Pietermaritzburg - David Gatebe is a very topical figure ahead of the 93rd running of the Comrades Marathon from Pietermaritzburg to Durban on Sunday.
There are two good reasons for this.
The first is that the Rustenburg-based athlete is the “down run” record holder and, at least on paper, threatens to take the shine away from local star Bongmusa Mthembu, who won the race last year for the second time in four editions.
The other reason is that 37-year-old Gatebe is known to have broken links with his team Entsika’s preparation camp in Dullstroom and gone to train on his own in North West, where the pint-sized competitor works as a sports officer at Impala Platinum. This brings both his physical and mental state into question for the gruelling challenge over an official distance of 90,184 km this coming weekend.
The distance varies from year to year, but there is a significant change of the finish venue from Kingsmead Cricket Stadium to roughly a kilometre away at the iconic Moses Mabhida Stadium.
Comrades runner and experienced TV commentator Cuan Walker warns the “down run” defending champ’s rivals not to read too much into the Entsika controversy.
A former manager of the Maxed team, which includes top contenders Prodigal Khumalo, Teboho Sello and Mncedisi Mkhize from KwaZulu-Natal, Walker is strongly of the opinion that there is not likely to be a record produced on Sunday but Gatebe will be among the front runners. He has commentated on the gruelling, world-famous race for SABC Sport since 2008, but will be off-air this year for a great reason: a personal attempt at a fourth Comrades finish.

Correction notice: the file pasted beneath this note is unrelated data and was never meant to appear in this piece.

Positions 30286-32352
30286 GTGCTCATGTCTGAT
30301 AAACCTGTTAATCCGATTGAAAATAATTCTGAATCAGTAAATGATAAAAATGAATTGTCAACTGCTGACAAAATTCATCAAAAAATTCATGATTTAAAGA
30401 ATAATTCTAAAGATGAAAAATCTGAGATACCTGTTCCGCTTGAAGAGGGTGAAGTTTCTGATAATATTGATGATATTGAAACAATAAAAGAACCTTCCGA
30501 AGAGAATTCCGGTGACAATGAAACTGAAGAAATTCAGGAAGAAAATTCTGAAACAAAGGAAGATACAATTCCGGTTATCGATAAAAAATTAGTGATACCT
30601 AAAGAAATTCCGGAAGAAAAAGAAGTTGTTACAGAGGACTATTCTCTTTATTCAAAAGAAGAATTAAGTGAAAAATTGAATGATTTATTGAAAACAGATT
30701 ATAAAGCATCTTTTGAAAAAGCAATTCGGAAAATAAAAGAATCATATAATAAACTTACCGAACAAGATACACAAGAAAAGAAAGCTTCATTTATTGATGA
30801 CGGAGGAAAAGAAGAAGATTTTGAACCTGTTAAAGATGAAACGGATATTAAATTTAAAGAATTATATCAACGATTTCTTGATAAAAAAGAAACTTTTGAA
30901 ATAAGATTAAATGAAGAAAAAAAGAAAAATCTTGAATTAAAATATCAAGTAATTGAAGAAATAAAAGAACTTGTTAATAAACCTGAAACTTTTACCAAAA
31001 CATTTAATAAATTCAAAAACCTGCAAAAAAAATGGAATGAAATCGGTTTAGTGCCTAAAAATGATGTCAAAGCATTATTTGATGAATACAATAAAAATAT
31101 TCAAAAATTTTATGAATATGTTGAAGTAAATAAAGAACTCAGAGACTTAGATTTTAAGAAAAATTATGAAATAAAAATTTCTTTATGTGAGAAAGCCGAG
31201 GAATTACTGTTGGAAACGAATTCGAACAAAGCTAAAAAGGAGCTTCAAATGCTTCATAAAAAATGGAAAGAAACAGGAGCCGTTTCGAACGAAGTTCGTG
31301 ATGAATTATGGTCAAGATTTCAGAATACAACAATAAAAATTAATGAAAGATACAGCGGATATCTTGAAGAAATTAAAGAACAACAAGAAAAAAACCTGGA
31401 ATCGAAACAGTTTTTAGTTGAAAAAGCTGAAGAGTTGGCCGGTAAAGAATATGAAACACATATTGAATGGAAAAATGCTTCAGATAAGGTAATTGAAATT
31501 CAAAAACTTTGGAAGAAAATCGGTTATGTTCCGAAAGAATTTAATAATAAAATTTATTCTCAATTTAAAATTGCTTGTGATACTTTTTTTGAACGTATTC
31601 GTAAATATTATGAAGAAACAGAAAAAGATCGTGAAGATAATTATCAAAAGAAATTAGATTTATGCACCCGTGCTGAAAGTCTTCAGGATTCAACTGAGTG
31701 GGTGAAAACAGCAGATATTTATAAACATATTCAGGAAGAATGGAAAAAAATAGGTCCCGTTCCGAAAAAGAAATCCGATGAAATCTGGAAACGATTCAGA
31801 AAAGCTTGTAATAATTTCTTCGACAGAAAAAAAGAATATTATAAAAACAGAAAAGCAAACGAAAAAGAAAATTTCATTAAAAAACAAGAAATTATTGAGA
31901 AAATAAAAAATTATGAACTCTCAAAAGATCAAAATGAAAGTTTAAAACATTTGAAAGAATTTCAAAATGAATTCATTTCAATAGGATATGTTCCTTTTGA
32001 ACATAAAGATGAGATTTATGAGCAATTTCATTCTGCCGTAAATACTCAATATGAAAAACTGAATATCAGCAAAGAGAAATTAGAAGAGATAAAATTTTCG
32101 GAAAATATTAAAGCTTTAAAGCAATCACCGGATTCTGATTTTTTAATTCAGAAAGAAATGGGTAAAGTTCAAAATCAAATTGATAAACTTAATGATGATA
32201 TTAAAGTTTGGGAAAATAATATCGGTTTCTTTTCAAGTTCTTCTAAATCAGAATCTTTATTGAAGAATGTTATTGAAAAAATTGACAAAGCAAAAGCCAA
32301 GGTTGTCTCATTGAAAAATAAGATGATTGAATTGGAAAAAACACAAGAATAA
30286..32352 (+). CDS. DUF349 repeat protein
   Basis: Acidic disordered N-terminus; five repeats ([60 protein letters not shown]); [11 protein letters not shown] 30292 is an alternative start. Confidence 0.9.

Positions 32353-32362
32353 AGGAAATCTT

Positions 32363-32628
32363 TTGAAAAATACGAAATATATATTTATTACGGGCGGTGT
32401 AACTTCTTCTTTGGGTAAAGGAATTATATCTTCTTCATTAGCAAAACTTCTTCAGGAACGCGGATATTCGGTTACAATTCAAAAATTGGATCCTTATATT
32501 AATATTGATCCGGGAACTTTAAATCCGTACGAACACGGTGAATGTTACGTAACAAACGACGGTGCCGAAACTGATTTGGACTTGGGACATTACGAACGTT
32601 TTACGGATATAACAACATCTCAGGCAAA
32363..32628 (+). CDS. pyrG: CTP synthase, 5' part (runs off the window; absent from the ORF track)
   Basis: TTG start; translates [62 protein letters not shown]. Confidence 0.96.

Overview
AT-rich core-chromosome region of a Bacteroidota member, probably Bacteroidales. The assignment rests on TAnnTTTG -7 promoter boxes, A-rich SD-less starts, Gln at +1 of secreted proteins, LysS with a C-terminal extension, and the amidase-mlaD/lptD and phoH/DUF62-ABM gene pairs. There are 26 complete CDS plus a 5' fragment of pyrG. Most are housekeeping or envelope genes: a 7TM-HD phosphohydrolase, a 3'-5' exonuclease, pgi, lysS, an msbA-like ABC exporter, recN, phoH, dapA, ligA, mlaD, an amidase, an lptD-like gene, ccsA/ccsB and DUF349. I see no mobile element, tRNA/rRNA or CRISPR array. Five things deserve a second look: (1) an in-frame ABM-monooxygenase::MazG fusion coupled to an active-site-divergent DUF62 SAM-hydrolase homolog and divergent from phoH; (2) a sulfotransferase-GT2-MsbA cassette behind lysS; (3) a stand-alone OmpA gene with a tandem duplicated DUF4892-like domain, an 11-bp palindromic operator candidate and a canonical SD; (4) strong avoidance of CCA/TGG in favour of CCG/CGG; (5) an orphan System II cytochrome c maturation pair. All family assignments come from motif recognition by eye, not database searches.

The Durbanite had this to say about Gatebe: “It will be interesting to see what he does this year. He had an amazing Two Oceans [in April] where he was third. People question his Comrades results and say he is a once-off. I disagree.
“In 2016 it was the first time he dedicated eight solid weeks in camp on Comrades.
“His results showed. For last year’s race he was even fitter. Believe me when I say that because I stayed with him in camp in Dullstroom for eight weeks. The whole camp got ill the week before the race and were on antibiotics. If you look at the race, he was up with the leaders until 20 km to go and then his body shut down. This year, he is healthy.”
Walker further explained that Gatebe’s unspecified rift with Entsika team manager and coach John “Colonel” Hamlett should not discount the runner’s chances.
“I understand there was a problem even before Two Oceans, but Gatebe still did well there. I also know that David did attend the start of the Entsika training camp for Comrades in Dullstroom, but then left after a few days and went back to Rustenburg to train on his own because of supposed unresolved issues. But based on what happened at Two Oceans, I would say the Entsika issue won’t affect David for Comrades.
“David could make the race fast as he believes that he can run that fast again. If he does, I think there will be a lot of surprises in the top 10 as many guys will come from behind to pick up the pieces.”
Walker doubts there will be a new record, though.
“Definitely no record, at all. With the new finish being 1,2km longer than the previous, I don’t see any records being broken. David ran 5:18:19 in 2016 and that time was out of this world. Frith’s [van der Merwe] 5:54 from 1989 is also amazing and, because it’s longer, nobody will come close to those times.”
He predicts a winning time of 5:30/5:31 for men and around 6:15 for women.
Walker concluded that every able-bodied South African should attempt to do Comrades at least once.
“It’s an adventure. Also with the race finishing at the new stadium for the first time, it’s great to be in that history,” he said.